File Systems and Volume Managers: History and Usage Page 2 -

File Systems and Volume Managers: History and Usage Page 2

Standard Volume Manager (VM) Inner Workings (Striping)

Most file systems require a VM to group disk and/or RAID devices together, typically via striping. Striping spreads the data across the devices based on the stripe size set within the volume manager. The idea behind striping is to spread the data across multiple devices to improve performance and to allow multiple I/O disk heads to be seeking simultaneously. It should be noted that some volume managers support something called concatenation, which starts with an initial device and then begins writing to a second device only after the first has become full.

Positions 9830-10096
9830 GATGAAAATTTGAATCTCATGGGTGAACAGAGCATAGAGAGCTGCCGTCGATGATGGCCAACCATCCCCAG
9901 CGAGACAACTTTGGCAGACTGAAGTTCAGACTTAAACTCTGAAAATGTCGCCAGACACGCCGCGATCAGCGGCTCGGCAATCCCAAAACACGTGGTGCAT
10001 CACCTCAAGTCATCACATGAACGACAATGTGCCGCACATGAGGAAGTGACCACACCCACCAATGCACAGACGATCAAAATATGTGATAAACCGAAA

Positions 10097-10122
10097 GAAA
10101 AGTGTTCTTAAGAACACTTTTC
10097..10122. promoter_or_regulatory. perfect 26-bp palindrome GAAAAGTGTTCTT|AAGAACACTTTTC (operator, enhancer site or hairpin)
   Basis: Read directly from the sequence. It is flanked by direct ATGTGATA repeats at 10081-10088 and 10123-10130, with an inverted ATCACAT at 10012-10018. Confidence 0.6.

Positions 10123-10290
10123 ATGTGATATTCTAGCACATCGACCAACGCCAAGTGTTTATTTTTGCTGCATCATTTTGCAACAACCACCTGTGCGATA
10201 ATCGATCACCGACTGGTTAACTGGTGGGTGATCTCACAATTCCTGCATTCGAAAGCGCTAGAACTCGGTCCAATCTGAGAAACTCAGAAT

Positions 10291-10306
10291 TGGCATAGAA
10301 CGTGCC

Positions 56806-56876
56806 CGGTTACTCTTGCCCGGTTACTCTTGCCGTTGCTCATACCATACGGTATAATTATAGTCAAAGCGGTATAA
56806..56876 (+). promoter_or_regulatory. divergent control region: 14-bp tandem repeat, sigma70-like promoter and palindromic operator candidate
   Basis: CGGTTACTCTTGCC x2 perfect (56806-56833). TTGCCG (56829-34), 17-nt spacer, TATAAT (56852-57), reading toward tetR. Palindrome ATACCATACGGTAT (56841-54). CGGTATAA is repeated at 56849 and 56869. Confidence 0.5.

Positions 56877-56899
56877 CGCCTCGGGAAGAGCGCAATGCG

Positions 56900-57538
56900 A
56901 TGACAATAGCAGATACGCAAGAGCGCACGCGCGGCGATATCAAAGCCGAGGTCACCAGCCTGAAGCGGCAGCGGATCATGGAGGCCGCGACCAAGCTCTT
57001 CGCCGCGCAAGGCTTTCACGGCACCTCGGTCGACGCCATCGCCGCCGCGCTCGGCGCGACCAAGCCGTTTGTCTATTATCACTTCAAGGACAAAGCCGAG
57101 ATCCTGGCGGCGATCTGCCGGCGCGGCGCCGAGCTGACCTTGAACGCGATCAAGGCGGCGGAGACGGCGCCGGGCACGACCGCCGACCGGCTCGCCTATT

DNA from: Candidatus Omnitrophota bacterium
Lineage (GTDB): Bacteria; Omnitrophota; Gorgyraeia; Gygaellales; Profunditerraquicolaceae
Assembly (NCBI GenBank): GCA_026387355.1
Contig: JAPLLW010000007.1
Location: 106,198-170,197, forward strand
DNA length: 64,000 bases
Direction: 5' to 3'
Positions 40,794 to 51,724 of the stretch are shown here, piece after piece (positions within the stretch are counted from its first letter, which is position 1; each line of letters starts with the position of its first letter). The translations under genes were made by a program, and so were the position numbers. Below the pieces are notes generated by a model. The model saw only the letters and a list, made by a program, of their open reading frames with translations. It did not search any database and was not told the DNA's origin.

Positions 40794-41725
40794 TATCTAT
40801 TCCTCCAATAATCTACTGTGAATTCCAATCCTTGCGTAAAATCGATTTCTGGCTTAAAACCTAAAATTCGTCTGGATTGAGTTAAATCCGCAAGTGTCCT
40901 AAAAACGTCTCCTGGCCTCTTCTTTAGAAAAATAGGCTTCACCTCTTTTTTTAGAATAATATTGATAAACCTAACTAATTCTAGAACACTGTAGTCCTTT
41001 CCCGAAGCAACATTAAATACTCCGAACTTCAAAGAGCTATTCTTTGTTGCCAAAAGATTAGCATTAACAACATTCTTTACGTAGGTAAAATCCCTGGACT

The following examples show what happens under standard striping when writing multiple files at the same time (first illustration) and what happens when one of those files is removed (second illustration).

File Systems that Maintain Their Topology

Some modern file systems maintain and understand the device topology without a volume manager. These file systems support both striping and something called round-robin allocation. Round-robin allocation means that each device is used individually. In most cases, each file open moves to the next device. In some file systems, it could be that each directory created moves to the next device. Here is an illustration of round-robin allocation:

As we will see, round-robin allocation has some other important implications for performance as well.

Page 3: File Allocation Comparison

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